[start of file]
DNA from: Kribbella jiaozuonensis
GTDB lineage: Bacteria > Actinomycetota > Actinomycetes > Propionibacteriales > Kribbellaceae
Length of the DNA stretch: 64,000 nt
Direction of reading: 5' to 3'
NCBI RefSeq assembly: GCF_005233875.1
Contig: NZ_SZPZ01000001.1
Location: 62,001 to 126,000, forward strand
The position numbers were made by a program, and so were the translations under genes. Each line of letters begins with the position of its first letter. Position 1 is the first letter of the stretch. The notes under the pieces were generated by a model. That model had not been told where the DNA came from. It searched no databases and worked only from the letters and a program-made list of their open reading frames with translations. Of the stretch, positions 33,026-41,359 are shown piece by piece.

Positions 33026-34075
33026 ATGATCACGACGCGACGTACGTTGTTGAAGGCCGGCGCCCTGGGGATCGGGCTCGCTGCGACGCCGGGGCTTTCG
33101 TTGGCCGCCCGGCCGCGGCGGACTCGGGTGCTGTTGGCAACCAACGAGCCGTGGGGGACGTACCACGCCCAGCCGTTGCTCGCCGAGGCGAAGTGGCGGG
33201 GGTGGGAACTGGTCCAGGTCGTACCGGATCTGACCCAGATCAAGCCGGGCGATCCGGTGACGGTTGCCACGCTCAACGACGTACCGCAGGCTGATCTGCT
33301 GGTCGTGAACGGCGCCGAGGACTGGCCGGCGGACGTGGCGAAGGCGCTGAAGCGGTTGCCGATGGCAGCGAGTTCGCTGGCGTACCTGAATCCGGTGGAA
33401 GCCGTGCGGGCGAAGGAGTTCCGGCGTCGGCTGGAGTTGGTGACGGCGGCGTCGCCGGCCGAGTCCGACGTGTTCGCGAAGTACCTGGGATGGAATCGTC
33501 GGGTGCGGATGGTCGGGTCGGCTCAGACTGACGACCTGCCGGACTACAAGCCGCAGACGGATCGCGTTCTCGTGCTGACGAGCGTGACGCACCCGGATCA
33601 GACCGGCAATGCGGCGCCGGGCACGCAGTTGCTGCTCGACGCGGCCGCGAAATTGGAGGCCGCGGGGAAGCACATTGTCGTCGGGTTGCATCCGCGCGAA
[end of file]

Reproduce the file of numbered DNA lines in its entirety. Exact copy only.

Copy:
DNA from: Kribbella jiaozuonensis
GTDB lineage: Bacteria > Actinomycetota > Actinomycetes > Propionibacteriales > Kribbellaceae
Length of the DNA stretch: 64,000 nt
Direction of reading: 5' to 3'
NCBI RefSeq assembly: GCF_005233875.1
Contig: NZ_SZPZ01000001.1
Location: 62,001 to 126,000, forward strand
The position numbers were made by a program, and so were the translations under genes. Each line of letters begins with the position of its first letter. Position 1 is the first letter of the stretch. The notes under the pieces were generated by a model. That model had not been told where the DNA came from. It searched no databases and worked only from the letters and a program-made list of their open reading frames with translations. Of the stretch, positions 33,026-41,359 are shown piece by piece.

Positions 33026-34075
33026 ATGATCACGACGCGACGTACGTTGTTGAAGGCCGGCGCCCTGGGGATCGGGCTCGCTGCGACGCCGGGGCTTTCG
33101 TTGGCCGCCCGGCCGCGGCGGACTCGGGTGCTGTTGGCAACCAACGAGCCGTGGGGGACGTACCACGCCCAGCCGTTGCTCGCCGAGGCGAAGTGGCGGG
33201 GGTGGGAACTGGTCCAGGTCGTACCGGATCTGACCCAGATCAAGCCGGGCGATCCGGTGACGGTTGCCACGCTCAACGACGTACCGCAGGCTGATCTGCT
33301 GGTCGTGAACGGCGCCGAGGACTGGCCGGCGGACGTGGCGAAGGCGCTGAAGCGGTTGCCGATGGCAGCGAGTTCGCTGGCGTACCTGAATCCGGTGGAA
33401 GCCGTGCGGGCGAAGGAGTTCCGGCGTCGGCTGGAGTTGGTGACGGCGGCGTCGCCGGCCGAGTCCGACGTGTTCGCGAAGTACCTGGGATGGAATCGTC
33501 GGGTGCGGATGGTCGGGTCGGCTCAGACTGACGACCTGCCGGACTACAAGCCGCAGACGGATCGCGTTCTCGTGCTGACGAGCGTGACGCACCCGGATCA
33601 GACCGGCAATGCGGCGCCGGGCACGCAGTTGCTGCTCGACGCGGCCGCGAAATTGGAGGCCGCGGGGAAGCACATTGTCGTCGGGTTGCATCCGCGCGAA